Originally written for the excellent folks over at Business Zone.Here's a question. Are you planning to attend any conferences this year, maybe one, two or none?Times are hard, and if you hadn't noticed, budgets are being cut. So if the answer to the above question is 'none' then don’t worry, you’re not alone. Lots of companies will be looking at their 2009 budgets, and making tough decisions on cuts. In this context, conference attendance is an easy target.But here's the concern. The annual back slapping, free beer drinking conference season, especially in the tech world, is seen as The Holy Grail. It's an invaluable chance to network with like-minded peers and bask in the glow of those who have got to the top of the tree. Ok, I am downplaying it a bit, but in the harsh glare of a recession the conference may have to be the sacrificial cow.Even the multinationals are pulling out of major conferences. Apple attended its last ever Mac World in December and the Computer Electronics Show (CES) attendance for both participants and visitors was down by almost a third.So is 2009 the year the conference died? Well I wouldn't bet on it. I think that 2009 will be the year of the micro conference!A micro conference does exactly what it says on the tin. Thanks to the rise of social networking, it's a booming business. What's more these events can usually be found locally and are either free or very low cost.The Tweetup (Twitter + Meet up) is when online becomes face-to-face and the 140 characters squeezed into a Twitter message finally becomes a meaningful conversation. So a Tweetup is a meeting arranged and advertised on the micro blogging service, Twitter.The brilliance of the format is its simplicity and open nature. By choosing to follow and attend a meeting with like-minded individuals, you are tailoring a service to your exact interests and needs. The 'open social' nature of Twitter also gives you a major head start. Cocktail party questioning goes out the window, as you already know the attendees. It should be straight down to business.BarCamp a.k.a 'The Unconference'Barcamp is an international organisation dedicated to the 'unconference'. Formed in 2005, it's volunteer-led. The first BarCamp was held in Palo Alto, California and it's already exploded into more than 55 countries worldwide.The BarCamp format is completely based on participation and has developed a reputation for being highly inclusive, local and low cost.So, if your conference budget has been cut, don't worry, there are alternatives. The Unconference is a popular model, and it's spawned a huge number of spin offs like OpenSoho, OpenWeb and WordCamp.Take a look at Meetup.com or Upcoming.yahoo.com to see for at first hand. If you don't find anything interesting, why not try hosting one yourself? The techies may dominate, but maybe that means it's time for mainstream business to take over.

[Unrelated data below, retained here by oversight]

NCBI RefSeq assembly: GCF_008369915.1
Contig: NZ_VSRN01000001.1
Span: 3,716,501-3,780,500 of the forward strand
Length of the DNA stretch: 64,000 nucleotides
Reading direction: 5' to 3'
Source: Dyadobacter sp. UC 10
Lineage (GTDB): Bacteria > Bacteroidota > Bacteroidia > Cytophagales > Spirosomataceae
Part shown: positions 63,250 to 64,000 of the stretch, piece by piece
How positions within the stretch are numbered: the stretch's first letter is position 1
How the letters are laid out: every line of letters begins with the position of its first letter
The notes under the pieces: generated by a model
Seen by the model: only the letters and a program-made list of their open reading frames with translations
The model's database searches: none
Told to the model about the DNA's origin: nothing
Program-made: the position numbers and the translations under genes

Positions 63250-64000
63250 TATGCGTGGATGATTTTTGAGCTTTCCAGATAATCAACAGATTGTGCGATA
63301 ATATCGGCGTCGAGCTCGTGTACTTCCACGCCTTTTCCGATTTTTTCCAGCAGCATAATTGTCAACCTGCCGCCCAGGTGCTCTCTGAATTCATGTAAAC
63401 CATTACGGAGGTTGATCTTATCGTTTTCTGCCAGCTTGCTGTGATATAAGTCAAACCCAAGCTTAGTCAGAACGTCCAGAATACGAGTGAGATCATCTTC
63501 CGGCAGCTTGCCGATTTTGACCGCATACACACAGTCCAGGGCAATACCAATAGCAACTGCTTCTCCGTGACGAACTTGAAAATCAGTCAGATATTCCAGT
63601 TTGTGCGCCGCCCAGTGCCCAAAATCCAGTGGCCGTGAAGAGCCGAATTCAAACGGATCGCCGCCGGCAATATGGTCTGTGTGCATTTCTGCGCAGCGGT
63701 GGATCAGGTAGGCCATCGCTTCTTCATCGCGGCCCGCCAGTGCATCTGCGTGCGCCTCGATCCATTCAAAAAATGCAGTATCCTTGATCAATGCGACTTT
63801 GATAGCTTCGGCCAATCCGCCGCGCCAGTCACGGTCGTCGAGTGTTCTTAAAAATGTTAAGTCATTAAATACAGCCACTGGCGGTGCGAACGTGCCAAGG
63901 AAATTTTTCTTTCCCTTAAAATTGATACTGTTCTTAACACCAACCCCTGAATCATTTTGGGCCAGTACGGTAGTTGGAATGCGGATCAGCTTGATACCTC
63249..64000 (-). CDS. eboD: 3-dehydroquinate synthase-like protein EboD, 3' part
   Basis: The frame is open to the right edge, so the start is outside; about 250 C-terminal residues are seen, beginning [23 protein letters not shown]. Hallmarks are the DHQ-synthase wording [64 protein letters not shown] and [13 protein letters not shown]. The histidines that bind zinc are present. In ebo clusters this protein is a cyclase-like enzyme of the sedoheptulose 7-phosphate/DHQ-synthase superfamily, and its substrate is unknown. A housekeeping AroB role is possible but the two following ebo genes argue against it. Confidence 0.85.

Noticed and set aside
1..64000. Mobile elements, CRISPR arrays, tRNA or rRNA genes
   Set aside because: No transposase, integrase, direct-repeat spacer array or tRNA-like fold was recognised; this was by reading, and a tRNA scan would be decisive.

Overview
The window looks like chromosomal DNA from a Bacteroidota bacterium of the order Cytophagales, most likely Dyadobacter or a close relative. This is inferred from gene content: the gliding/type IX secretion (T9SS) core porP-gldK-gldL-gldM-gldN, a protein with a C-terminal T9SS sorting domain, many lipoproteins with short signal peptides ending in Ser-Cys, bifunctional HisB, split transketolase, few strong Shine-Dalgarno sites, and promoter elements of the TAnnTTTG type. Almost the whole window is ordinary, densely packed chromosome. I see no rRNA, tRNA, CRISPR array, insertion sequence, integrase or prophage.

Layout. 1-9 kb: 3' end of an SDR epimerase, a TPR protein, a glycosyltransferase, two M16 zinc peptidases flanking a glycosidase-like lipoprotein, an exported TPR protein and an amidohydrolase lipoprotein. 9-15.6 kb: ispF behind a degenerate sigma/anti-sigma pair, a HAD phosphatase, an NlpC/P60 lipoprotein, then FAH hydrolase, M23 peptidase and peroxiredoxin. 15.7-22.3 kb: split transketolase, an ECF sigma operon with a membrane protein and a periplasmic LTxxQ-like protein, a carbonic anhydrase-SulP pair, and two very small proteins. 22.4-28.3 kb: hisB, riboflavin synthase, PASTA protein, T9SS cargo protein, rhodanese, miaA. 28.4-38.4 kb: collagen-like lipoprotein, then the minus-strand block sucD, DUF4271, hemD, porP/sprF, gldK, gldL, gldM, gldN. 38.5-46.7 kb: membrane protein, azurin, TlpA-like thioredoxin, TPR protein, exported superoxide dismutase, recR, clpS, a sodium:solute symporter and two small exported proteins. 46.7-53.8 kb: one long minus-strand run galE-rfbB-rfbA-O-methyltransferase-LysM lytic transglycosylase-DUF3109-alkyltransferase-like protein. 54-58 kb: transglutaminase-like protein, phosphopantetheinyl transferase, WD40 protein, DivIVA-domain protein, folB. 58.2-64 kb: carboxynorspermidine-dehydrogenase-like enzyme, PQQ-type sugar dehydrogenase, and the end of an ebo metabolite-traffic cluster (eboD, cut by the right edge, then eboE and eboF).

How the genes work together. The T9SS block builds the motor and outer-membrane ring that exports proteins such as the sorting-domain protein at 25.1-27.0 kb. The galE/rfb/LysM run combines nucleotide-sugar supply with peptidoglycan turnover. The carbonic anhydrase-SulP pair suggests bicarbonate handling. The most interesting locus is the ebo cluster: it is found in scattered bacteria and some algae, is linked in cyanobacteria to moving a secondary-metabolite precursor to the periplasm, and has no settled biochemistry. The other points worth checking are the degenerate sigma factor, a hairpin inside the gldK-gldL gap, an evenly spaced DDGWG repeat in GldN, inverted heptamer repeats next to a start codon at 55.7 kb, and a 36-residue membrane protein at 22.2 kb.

last night was the inaugural Southampton Open Web event held at the Harbor Lights Picture House in Ocean Village, Southampton.With a full to bursting conference room, three speakers and a chance to meet with some of the web glitterati of the south coast it was an opportunity many couldn't miss, even if it was on the same night as Twestival.Organized by Dan and Rob from Southamptons newest digital creative agency Slipstream Studio the evening was a highly refreshing change to the London based unconferences and a great indicator for future events.As with all unconferences the evening was very relaxed, this was especially helped by the brilliant Campaign Monitor agreeing to pick up the tab via their 'Give Back Scheme', so props to those guys, we were all raising a glass to you!I was very privileged to be asked to speak at the event, and to be honest this was quite a challenge due to the mixed nature of the audience. Coming from Actinic I am constantly in touch with a number of businesses, developers and designers predominately in the E-Commerce space, so I was keen to keep it relevant for the OpenWeb crowd, you can watch a podcast of my presentation if you feel so inclined (gave me a good excuse to try Screentoaster.com).Lance Wicks gave a great overview of the distributed social networking tool NoseRub, I would describe it as a network aggregator, although I did have my wrists slapped for that. I suggest you head over to Lance's blog for an overview.The third keynote was from Ross Woodham, a solicitor from Shoosmiths specializing in Terms and Conditions for businesses operating online. Ross gave a great overview of some of the risk and mitigating steps you can take to protect you and your brand. I know a lot of Actinic powered businesses read this blog so just get in contact if you want to talk to him.To summarise, it was a fantastic event, I am already looking forward to the next one!PS: Congrats to @Mallmus for making me hold a Foxy Cart T-shirt!Flicker Stream : Twitter Buzz